Monday, 9 December 2013

GATE EXAM- Pattern of Question Papers


In all the GATE exam papers, there will be a total of 65 questions carrying 100 marks, out of 65 questions, 10 questions carrying a total of 15 marks are in General Aptitude (GA).

In the papers bearing the codes AE, AG, BT, CE, CH, CS, EC, EE, IN, ME, MN, MT, PI, TF and XE, the Engineering Mathematics will carry around 13% of the total marks, the General Aptitude section will carry 15% of the total marks and the remaining percentage of the total marks is devoted to the subject of the paper.

In the papers bearing the codes AR, CY, EY, GG, MA, PH and XL, the General Aptitude section will carry 15% of the total marks and the remaining 85% of the total marks is devoted to the subject of the paper.

GATE 2014 would contain questions of two different types in various papers:

(i) Multiple Choice Questions (MCQ) carrying 1 or 2 marks each in all papers and sections. These questions are objective in nature, and each will have a choice of four answers, out of which the candidate has to mark the correct answer(s).

(ii) Numerical Answer Questions of 1 or 2 marks each in all papers and sections. For these questions the answer is a real number, to be entered by the candidate using the virtual keypad. No choices will be shown for this type of questions.

Design of Questions

The questions in a paper may be designed to test the following abilities:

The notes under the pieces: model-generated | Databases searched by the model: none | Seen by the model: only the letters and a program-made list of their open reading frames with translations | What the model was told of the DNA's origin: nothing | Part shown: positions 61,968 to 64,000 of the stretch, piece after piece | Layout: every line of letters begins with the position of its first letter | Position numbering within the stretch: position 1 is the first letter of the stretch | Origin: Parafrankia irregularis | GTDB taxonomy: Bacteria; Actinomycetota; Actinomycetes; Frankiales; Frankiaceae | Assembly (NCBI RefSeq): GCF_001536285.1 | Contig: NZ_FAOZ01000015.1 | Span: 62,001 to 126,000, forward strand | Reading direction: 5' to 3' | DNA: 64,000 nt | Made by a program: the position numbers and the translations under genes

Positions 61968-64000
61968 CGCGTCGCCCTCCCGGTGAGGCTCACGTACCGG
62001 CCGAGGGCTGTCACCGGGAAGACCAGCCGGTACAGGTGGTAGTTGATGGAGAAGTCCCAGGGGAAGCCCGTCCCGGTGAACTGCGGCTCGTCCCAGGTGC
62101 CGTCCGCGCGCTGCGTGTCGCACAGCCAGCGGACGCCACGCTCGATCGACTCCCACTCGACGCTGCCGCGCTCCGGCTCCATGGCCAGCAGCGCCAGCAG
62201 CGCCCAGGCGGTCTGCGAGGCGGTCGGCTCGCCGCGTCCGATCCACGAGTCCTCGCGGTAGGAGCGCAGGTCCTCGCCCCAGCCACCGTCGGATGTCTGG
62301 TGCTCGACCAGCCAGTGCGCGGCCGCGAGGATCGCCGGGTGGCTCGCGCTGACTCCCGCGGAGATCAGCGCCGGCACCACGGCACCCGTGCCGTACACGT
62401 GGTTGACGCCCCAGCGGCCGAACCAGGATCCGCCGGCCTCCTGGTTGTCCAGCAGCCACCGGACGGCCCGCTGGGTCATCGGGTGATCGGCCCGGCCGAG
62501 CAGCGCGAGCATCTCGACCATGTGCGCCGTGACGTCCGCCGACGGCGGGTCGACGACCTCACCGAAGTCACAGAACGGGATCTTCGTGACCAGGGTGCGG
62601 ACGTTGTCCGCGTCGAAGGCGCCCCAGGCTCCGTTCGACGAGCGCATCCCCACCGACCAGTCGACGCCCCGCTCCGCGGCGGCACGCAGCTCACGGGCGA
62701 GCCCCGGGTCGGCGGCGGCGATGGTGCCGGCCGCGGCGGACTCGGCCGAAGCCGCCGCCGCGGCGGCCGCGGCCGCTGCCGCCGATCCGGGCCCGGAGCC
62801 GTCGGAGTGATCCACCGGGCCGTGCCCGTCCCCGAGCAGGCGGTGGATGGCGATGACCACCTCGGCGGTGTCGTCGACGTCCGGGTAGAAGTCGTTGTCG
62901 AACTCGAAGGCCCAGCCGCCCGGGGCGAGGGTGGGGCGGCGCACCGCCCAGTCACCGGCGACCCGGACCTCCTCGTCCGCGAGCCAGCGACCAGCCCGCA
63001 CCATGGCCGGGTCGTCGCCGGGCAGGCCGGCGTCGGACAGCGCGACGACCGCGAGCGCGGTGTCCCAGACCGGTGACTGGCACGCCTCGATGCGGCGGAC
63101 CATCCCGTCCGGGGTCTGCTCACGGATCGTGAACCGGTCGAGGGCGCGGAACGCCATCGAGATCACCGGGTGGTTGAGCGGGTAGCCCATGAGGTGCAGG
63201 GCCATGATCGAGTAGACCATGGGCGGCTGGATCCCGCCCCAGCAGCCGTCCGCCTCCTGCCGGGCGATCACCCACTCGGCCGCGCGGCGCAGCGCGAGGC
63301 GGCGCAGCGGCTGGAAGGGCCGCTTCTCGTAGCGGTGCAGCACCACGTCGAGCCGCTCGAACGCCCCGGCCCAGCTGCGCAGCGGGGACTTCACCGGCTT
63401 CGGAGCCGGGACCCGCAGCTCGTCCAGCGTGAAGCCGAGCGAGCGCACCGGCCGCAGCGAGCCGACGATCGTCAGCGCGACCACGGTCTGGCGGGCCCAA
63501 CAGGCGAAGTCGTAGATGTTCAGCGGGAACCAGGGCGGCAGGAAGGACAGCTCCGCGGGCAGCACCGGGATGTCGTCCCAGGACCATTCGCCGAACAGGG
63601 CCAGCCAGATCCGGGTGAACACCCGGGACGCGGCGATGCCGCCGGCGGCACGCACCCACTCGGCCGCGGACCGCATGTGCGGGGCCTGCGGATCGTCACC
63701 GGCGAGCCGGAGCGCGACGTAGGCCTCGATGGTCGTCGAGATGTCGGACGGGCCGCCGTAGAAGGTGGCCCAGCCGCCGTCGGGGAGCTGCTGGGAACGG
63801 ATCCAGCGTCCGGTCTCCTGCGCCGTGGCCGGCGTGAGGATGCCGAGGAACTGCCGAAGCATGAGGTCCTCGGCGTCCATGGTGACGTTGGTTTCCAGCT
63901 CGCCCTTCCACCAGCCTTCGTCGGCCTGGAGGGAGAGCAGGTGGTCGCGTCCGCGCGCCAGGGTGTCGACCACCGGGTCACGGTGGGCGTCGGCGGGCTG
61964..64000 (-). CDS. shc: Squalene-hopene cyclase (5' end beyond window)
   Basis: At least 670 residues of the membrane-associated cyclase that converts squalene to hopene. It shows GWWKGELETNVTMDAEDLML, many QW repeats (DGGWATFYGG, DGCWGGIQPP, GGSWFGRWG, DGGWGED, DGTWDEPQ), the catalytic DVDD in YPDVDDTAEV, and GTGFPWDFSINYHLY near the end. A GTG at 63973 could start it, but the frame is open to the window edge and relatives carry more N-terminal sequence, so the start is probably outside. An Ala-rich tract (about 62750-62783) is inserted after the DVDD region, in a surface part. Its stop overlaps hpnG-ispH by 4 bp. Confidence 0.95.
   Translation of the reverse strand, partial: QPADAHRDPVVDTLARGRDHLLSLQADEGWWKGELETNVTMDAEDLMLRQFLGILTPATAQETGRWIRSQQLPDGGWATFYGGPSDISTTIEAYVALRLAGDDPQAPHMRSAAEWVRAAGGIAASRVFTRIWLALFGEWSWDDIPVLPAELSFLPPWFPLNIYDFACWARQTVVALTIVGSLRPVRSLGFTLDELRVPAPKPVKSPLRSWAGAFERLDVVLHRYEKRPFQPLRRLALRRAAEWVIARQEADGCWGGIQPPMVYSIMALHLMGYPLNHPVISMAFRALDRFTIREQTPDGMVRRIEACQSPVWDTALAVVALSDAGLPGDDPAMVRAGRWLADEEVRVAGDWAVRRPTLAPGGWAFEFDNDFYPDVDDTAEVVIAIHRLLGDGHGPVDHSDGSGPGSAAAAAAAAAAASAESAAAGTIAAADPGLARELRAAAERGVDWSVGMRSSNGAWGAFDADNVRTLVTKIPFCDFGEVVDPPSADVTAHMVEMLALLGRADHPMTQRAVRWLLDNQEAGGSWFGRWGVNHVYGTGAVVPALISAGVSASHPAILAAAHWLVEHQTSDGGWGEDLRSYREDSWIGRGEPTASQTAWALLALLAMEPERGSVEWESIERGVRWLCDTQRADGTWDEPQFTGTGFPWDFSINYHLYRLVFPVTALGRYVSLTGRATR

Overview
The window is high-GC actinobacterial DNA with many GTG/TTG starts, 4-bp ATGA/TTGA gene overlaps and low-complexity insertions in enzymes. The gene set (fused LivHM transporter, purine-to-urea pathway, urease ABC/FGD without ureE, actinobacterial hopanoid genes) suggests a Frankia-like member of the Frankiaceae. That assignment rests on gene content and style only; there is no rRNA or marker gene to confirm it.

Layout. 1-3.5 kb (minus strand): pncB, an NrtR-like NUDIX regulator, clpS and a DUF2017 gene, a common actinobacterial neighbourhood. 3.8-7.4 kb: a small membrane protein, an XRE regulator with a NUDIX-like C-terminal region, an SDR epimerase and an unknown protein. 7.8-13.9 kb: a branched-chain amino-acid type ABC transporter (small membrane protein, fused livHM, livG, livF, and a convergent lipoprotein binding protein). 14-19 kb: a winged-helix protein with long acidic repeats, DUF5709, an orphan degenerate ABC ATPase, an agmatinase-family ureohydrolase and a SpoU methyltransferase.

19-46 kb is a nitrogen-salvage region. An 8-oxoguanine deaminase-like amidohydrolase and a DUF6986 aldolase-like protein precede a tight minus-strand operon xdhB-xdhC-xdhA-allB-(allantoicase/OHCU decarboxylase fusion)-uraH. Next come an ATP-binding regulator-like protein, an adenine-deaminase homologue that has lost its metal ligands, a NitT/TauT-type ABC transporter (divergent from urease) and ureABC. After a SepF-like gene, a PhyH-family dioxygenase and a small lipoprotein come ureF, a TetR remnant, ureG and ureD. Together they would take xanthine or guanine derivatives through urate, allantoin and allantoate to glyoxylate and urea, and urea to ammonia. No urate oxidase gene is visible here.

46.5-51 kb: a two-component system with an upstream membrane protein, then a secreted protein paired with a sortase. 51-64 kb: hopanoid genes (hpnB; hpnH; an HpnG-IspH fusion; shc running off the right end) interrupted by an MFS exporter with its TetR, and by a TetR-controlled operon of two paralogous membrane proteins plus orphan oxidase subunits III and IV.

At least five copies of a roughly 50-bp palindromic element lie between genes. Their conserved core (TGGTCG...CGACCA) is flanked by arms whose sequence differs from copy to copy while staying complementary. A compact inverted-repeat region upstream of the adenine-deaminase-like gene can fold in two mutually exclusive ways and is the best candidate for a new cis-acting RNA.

(i) Recall: These are based on facts, principles, formulae or laws of the discipline of the paper. The candidate is expected to be able to obtain the answer either from his/her memory of the subject or at most from a one-line computation.

Example
Q. During machining maximum heat is produced
(A) in flank face
(B) in rake face
(C) in shear zone
(D) due to friction between chip and tool

(ii) Comprehension: These questions will test the candidate's understanding of the basics of his/her field, by requiring him/her to draw simple conclusions from fundamental ideas.

Example
Q. A DC motor requires a starter in order to
(A) develop a starting torque
(B) compensate for auxiliary field ampere turns
(C) limit armature current at starting
(D) provide regenerative braking

(iii) Application: In these questions, the candidate is expected to apply his/her knowledge either through computation or by logical reasoning.

Example
Q. The sequent depth ratio of a hydraulic jump in a rectangular channel is 16.48. The Froude number at the beginning of the jump is:
(A) 5.0 (B) 8.0 (C) 10.0 (D) 12.0

Examples of each of this design are given in the types of questions above.
The questions based on the above logics may be a mix of single standalone statement/phrase/data type questions, combination of option codes type questions or match items type questions.

(iv)Analysis and Synthesis: In these questions, the candidate is presented with data, diagrams, images etc. that require analysis before a question can be answered. A Synthesis question might require the candidate to compare two or more pieces of information. Questions in this category could, for example, involve candidates in recognizing unstated assumptions, or separating useful information from irrelevant information.

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